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One moment I find myself waiting for a train in the dark with snow falling and only 18 degrees to keep me company and another moment, I find myself with a surplus of sun and 87 degrees, waking up from a nap to the sounds of 25 five-year olds singing songs in Tagalog while a man accompanies on guitar. The school and residence are down a small street off a busy street that, in Southeast Asian fashion, is more densely saturated with shops than the busiest of malls.
Everywhere you look, there are people who are busy merely existing. I look at many of these ambling citizens and have no idea what they do and it thrills me. America is full of people that love to put on a coat of purpose before they leave their house but not here.
Folks here have clearly mastered the art of chilling. But like agents of The Matrix that morph into a random person from out of nowhere to complete a task, a random person that appears to be part of the generic field of citizenry will come to life as if taken control by an invisible agent, grab a wheel barrow, shovel some earthly matter into it and carry it away to a place that hopefully has use for it.
So this is what I love about travel in the modern age, quickly being transported from one environment to a very different one. The babies. A human very early in its development seated nine rows away cries for 10 of the 17 hours on the plane bound for Hong Kong but crying that is spread out over the entire journey so the little turd may have as well cried inside my brain for the rest of my life. The jetlag. Ironically, I was watching the new James Bond film Spectre and was reminded of the most ludicrous element of spy films.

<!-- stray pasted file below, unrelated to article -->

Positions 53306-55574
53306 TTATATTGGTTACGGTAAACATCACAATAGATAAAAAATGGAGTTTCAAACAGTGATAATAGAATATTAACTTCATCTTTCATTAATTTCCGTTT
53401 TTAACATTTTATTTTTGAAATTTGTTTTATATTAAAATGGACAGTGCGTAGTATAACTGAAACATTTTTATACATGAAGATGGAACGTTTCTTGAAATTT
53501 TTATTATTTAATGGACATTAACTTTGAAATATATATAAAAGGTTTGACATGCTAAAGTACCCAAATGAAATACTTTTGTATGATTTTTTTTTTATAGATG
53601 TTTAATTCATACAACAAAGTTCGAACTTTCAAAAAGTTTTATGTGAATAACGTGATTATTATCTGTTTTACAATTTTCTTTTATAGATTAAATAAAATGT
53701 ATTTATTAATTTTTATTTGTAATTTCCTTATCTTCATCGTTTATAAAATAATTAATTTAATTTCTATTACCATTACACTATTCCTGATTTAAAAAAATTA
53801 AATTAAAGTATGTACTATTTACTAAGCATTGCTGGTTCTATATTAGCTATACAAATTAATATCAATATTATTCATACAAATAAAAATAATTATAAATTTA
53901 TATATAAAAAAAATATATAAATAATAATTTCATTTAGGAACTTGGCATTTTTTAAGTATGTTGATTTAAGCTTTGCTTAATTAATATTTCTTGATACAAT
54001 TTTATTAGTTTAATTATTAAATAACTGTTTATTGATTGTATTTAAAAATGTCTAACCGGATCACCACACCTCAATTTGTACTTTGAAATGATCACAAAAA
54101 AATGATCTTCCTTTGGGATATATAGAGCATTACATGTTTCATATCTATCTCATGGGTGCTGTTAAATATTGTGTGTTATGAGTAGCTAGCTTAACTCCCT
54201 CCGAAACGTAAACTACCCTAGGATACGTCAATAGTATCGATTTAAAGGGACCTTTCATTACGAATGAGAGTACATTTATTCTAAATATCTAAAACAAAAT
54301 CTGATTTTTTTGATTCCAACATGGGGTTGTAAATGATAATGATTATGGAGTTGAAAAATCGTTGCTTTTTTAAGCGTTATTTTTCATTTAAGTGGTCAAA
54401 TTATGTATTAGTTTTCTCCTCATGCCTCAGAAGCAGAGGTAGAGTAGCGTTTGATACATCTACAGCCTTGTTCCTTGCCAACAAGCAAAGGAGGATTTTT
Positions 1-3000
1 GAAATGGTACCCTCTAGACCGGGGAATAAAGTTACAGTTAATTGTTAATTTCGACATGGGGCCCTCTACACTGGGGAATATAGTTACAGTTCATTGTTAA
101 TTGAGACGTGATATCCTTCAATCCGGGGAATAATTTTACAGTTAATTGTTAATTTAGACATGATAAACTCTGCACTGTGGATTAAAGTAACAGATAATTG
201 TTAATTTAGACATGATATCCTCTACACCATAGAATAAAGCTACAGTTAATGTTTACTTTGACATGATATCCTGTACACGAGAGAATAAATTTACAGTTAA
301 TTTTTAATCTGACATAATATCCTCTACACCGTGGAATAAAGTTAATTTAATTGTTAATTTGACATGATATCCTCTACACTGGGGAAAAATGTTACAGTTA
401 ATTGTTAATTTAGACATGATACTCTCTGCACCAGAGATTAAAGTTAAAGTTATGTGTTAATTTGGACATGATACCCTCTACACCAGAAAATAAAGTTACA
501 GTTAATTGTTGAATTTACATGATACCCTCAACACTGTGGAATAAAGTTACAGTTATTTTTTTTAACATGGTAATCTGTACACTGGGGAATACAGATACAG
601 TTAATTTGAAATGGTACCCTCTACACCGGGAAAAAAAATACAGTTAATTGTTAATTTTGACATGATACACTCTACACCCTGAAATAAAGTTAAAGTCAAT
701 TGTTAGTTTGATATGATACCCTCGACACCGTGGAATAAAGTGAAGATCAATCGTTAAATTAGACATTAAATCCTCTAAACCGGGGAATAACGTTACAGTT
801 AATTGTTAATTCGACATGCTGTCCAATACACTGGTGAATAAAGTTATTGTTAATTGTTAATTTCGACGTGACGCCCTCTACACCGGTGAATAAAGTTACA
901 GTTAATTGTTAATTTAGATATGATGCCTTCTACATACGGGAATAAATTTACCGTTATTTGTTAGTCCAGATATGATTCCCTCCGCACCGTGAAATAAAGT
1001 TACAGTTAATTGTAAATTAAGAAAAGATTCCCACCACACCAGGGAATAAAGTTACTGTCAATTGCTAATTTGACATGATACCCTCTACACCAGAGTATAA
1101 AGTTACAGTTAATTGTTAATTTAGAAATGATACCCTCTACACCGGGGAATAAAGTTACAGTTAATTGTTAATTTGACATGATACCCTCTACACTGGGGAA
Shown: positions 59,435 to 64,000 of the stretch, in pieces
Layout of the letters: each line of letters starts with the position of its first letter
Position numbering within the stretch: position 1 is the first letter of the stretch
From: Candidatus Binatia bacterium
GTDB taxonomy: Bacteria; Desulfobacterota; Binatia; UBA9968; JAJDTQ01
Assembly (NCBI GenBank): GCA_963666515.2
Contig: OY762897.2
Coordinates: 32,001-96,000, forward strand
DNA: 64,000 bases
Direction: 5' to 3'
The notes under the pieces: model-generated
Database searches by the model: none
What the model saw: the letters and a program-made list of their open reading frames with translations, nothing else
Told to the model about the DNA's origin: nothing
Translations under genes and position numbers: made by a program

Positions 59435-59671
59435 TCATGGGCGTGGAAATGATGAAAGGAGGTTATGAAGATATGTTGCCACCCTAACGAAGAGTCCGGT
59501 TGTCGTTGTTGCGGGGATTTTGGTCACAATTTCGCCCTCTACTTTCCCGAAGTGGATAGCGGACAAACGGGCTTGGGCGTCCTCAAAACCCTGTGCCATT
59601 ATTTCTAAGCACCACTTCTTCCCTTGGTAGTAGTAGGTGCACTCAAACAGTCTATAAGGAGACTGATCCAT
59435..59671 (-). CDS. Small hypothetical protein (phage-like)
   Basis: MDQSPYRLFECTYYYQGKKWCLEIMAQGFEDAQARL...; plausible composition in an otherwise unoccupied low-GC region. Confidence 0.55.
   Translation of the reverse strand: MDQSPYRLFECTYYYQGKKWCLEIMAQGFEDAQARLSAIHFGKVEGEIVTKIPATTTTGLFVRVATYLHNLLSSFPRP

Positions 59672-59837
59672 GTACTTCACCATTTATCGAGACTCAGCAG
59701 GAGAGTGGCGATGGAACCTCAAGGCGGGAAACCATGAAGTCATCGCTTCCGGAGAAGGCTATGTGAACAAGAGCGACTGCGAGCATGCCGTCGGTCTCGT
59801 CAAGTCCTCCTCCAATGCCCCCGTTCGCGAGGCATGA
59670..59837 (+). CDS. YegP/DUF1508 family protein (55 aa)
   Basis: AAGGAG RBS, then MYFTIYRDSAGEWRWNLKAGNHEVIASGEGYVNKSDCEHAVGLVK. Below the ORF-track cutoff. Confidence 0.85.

No one ever gets jetlag. I adore the way a character will be in a chase in St. The airplane farts. Either way, it was great to do my yearly long sojourn with Pam, to share in her excitement as we headed to the Philippines for two weeks so we could spend time with her mother and sister and eventually her extended family at a reunion. At the end of the two weeks, Pam would return to Boston and I would carry onto Japan for 11 days and then back to the Philippines for nine more days where I would visit a remote group of islands called Batanes.